The trend in first-year compensation for players chosen at the top of the NFL Draft has been for the player to receive a minimum base salary and a roster bonus that is immediately applied to the salary cap and rookie pool. Below are the base salaries, signing bonuses (SB), roster bonuses (RB) and first-year cap numbers (CN) for each of the Top 5 picks in the last three drafts:

Player

Base

SB

RB

CN

Williams, M.

$275,000

$0

$2,625,000

$2,900,000

Bush, R.

$275,000

$0

$2,425,000

$2,700,000

Young, V.

$275,000

$0

$2,365,000

$2,640,000

Ferguson, D.

$275,000

$0

$2,075,000

$2,350,000

Hawk, A.

$275,000

$0

$1,910,000

$2,185,000

Russell, J.

$3,162,340

$0

$0

$2,976,320*

Johnson, C.

$285,000

$0

$2,501,750

$2,786,750

Thomas, J.

$285,000

$6,360,000

$1,355,000

$2,700,000

Adams, G.

$285,000

$0

$2,100,000

$2,385,000

Brown, L.

$285,000

$0

$1,925,000

$2,210,000

Long, J.

$295,000

$0

$2,705,000

$3,000,000

Long, C.

$295,000

$0

$2,605,000

$2,900,000

Ryan, M.

$295,000

$0

$2,505,000

$2,800,000

McFadden, D.

$295,000

$0

$2,330,000

$2,625,000

Dorsey, G.

$295,000

$0

$2,100,000

$2,395,000

*-signed after week 1. Amount is equal to 16/17ths of his base salary.

Incentives would be included to boost the player's first-year take in a way that circumvented the rookie pool rules, and in year two, the player would receive an option bonus that would be prorated over the remaining years. With 2010 being an uncapped year, the rules regarding rookie contracts are bit more restrictive. Negotiating contracts for players chosen in the first two rounds will require teams and agents to be more creative.

As the chart of the last 15 Top 5 picks notes, only one player received a base salary above the first-year minimum and that was Raiders quarterback JaMarcus Russell. After holding out throughout training camp, Russell signed after Week One and did not receive a signing or roster bonus, which may be the norm for what players at the top of this year's draft receive. First overall pick Matthew Stafford, for example, has a base salary of $3.1 million dollars in 2009, with no signing or roster bonus. Curry's contract will ultimately be based on what Jason Smith and Tyson Jackson sign for, but I wouldn't be surprised to see Curry receive a fully guaranteed first-year base salary of between $2.5-$2.9 million dollars.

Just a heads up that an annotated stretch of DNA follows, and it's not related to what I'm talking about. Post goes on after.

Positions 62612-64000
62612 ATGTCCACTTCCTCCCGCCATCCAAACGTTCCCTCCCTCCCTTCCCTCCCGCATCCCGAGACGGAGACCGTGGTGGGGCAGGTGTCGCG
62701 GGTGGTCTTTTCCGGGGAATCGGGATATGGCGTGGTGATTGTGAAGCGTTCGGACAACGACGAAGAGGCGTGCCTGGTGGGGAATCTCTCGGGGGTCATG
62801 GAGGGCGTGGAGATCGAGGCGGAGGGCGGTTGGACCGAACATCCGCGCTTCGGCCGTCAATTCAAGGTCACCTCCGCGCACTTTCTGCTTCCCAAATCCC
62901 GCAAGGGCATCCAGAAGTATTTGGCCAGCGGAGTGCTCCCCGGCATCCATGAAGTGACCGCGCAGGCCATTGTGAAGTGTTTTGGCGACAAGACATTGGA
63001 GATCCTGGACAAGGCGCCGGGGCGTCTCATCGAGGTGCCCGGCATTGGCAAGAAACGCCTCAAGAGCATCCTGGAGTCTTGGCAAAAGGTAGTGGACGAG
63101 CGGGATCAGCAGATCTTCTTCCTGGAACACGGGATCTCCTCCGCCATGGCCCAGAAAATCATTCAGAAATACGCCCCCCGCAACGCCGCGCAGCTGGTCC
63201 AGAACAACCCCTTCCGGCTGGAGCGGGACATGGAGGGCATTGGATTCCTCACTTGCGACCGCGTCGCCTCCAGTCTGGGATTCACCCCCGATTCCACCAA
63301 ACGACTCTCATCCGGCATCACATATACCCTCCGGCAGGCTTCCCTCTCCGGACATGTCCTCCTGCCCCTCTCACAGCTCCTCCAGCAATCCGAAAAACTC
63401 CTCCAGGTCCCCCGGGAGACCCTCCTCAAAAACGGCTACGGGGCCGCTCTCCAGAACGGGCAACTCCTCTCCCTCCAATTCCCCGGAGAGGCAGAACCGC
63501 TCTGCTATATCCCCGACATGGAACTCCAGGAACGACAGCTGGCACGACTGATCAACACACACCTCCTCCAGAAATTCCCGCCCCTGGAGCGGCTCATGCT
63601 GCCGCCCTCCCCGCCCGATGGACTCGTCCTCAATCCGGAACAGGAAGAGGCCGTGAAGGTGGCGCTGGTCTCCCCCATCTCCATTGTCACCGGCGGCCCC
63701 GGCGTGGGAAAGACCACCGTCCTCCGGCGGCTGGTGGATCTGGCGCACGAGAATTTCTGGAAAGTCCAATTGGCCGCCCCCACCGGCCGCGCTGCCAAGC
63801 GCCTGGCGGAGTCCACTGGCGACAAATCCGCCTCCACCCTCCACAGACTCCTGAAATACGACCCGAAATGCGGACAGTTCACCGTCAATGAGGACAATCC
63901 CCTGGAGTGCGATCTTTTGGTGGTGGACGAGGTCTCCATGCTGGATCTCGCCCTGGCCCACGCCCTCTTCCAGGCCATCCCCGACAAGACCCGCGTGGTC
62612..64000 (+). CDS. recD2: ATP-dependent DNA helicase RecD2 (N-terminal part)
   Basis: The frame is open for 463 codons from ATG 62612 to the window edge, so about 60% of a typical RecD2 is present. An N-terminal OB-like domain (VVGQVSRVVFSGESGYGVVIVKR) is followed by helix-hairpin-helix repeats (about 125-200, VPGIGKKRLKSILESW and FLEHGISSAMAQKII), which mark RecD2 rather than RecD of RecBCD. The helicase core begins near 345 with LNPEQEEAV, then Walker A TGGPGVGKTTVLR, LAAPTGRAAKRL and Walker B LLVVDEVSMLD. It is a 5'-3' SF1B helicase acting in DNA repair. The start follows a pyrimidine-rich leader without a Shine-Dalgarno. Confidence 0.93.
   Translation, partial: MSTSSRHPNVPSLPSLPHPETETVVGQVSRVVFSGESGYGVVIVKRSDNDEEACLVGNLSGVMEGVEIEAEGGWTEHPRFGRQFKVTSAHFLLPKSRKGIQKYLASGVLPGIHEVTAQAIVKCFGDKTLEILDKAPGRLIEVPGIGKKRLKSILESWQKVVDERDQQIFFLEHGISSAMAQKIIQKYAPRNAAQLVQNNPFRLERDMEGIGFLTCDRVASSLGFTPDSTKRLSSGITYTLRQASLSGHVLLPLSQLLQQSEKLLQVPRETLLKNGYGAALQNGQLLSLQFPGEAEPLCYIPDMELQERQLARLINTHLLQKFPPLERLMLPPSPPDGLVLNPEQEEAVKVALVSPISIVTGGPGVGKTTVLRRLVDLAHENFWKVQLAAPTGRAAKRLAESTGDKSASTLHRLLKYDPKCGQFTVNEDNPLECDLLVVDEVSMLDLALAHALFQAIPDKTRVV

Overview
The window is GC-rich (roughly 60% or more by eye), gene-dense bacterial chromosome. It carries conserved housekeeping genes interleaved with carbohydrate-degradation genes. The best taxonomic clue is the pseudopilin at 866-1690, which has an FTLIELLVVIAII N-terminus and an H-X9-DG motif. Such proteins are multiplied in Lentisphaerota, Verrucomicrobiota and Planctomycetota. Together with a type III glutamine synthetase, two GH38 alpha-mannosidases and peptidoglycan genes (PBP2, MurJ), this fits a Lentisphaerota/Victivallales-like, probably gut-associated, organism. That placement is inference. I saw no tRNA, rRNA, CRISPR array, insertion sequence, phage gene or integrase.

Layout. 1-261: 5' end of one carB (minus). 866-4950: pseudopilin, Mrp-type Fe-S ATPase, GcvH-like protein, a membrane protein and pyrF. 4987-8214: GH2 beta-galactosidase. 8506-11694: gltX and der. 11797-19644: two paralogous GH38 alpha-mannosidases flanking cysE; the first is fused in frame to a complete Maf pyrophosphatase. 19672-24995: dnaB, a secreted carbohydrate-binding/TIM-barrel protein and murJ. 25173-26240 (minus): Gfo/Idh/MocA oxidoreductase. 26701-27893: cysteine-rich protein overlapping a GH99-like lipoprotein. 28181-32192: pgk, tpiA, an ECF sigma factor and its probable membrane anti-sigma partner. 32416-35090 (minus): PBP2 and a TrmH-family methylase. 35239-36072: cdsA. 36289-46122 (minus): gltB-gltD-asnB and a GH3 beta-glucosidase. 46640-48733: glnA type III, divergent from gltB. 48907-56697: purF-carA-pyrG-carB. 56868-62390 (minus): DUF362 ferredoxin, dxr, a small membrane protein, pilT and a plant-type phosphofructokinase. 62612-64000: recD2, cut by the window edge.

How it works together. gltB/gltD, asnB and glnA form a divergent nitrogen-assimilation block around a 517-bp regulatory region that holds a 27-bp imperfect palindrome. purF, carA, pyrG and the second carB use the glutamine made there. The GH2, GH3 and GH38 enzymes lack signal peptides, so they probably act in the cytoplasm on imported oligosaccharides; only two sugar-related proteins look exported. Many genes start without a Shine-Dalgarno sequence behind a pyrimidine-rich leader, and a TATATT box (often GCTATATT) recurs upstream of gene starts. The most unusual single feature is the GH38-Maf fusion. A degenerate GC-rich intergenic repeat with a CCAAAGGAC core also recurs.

Max Unger (2nd round, 49th overall)

Unlike players chosen at the very top of the draft, each player drafted in the mid-to-late second round does receive a signing bonus. Most of these contracts wind up containing playing time incentives that increase the guaranteed portion of the deal in a way that skirts the rookie pool. What complicates projecting the signing bonus Unger can expect to receive are the base salaries, signing bonuses (SB), roster bonuses (RB) and first-year cap numbers (CN) the 49th pick in the last three NFL drafts:

Player

Base

SB

RB

CN

Clemens, K.

$275,000

$1,610,000

$0

$677,500

Irons, K.

$285,000

$1,280,000

$0

$605,000

Jackson, D.

$295,000

$1,353,000

$0

$633,250

Clemens' $1.61 million dollar signing bonus in 2006 was $310,000 more than the signing bonus Minnesota Vikings cornerback Cedric Griffin, the 48th pick, received. The difference is that Griffin had an easily attainable $320,000 playing time incentive bonus in his first-year, which brought his "guaranteed" money to $1.62 million dollars. As a rookie quarterback, Clemens wasn't expected to play, so he received a higher signing bonus in lieu of a playing time incentive.

Former Cincinnati Bengals running back Kenny Irons' deal also included an easily attainable playing time incentive, which brought the guaranteed portion of his deal to $1.7 million dollars. For some reason, Philadelphia Eagles wide receiver DeSean Jackson didn't appear to receive a playing time incentive bonus in his contract, nor did fellow Eagles' second-round pick Trevor Laws. It's possible that this information hasn't been made public, as other players chosen around Jackson and Laws (Jerome Simpson, Fred Davis) did receive playing time incentives.

In recent years, the Seahawks have used playing time incentives for second round picks John Carlson ($880K) and Josh Wilson ($539K).

Based on what players around the 49th pick typically receive, Unger could receive a 4-year contract worth around $3.5-$3.8 million dollars, with a signing bonus between $1.7-$2.1 million dollars.